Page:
Michael Arrington has a business to run. That business is driven by traffic and traffic can be slow on the weekend. So he occasionally stirs the pot a little and to be honest they are some of my favorite posts.
This is a particularly great example...
Conference organizer Loic Le Meur (a French entrepreneur who moved to Silicon Valley for his most recent startup Seesmic) says that Silicon Valley moves too fast, and that Europeans enjoy a good two hour lunch just to experience the joy of life.
My response, at about 17:40: the joy of life is great, but all these two hour lunches over a bottle or two of great wine and general unwillingness to do whatever it takes to compete and win is the reason why all the big public Internet companies are U.S. based. And those European startups that do manage to break through cultural and tax hurdles and find success are quickly gobbled up by those U.S. companies. Skype (acquired by eBay) and MySQL (acquired by Sun) are recent examples.
Look, Europeans value different things. I have personally sat at a Paris cafe and had a group of French businessmen explain how American Entrepreneurs are "a little touched in the head" for working so hard. Their culture believes the point of life to be self gratification and that's fine with me. It takes all kinds to make the world go 'round and I have no problem with there being places where they value leisure more than hard work.
But where I object is when those people try to claim their philosophy also produces as much in the results category. Europeans want to have their cake and eat it too. They want to believe they can produce as much as people who work really hard and still live a life of leisure.
But that argument doesn't stand up to basic logical. It's a justification and that is what's at issue here. This isn't American arrogance it's Europeans' wanting to believe they're so perfect that they can produce as much as Valley workers while still giving themselves all the things that those in the valley deny themselves. So they create an irrational bubble around themselves that says "we're just as Entrepreneurial as the Americans"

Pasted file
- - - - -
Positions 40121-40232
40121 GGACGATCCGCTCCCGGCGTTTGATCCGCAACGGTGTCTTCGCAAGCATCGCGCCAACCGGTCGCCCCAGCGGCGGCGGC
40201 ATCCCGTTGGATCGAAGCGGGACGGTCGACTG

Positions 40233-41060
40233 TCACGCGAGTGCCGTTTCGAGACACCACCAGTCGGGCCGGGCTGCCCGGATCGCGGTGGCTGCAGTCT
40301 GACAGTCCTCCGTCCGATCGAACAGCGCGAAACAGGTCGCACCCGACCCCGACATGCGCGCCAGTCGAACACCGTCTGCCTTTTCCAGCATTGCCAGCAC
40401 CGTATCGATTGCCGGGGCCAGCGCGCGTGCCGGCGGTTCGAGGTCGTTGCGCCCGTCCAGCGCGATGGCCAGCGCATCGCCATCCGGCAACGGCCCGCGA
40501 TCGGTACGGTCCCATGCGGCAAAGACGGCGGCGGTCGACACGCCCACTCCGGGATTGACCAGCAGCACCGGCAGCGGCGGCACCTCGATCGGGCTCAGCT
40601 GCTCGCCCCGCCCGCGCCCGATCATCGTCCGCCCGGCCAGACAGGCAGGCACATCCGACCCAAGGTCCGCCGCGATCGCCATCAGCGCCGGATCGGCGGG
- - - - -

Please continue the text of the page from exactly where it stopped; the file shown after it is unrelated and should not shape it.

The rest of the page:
Oh, and like any irrational bubble they drown out anyone who dares try to pop it.
Now just to be clear, I am not saying there are no hard working European entrepreneurs. One need only look at Netvibes to realize there are. But in general Europe is a culture that doesn't value working day and night to make your business great so most end up moving to a culture that does, namely the United States.
Which is my final point. This really isn't about the United States vs Europe. Japan, India, Singapore and many other countries have the same rampant innovation as the U.S. It's about societies that encourage and embrace innovation being given credit for it and those societies that don't realizing the consequences of their actions.
Update: I don’t mean to pick but this makes my point so perfectly. From the blog of Oliver Thylmann (a European)
The important thing is that Michael gets it totally wrong. The idea by Loic that we go to have 2 hours of lunch is just said to make a point. Relationships are deeper here in many cases. Above that, it’s not about what you push into it, it’s about what comes out at the other end that is important. No matter how much you work, the end result is important. And if somebody makes it on 2 hours while somebody else takes 8, then that’s something called productivity.
Any reasonable person would realize it’s impossible for one person to do a job in 2 hours while the other takes 8 (provided one of the people isn’t completely incompetent). But this is exactly the kind of justifications that are necessary to form that bubble of irrationality I described above. What’s funny about this is that people who make statements like the above one are the same people who go on and on about American arrogance.
“I can do work 4 times faster than you but you are the arrogant one”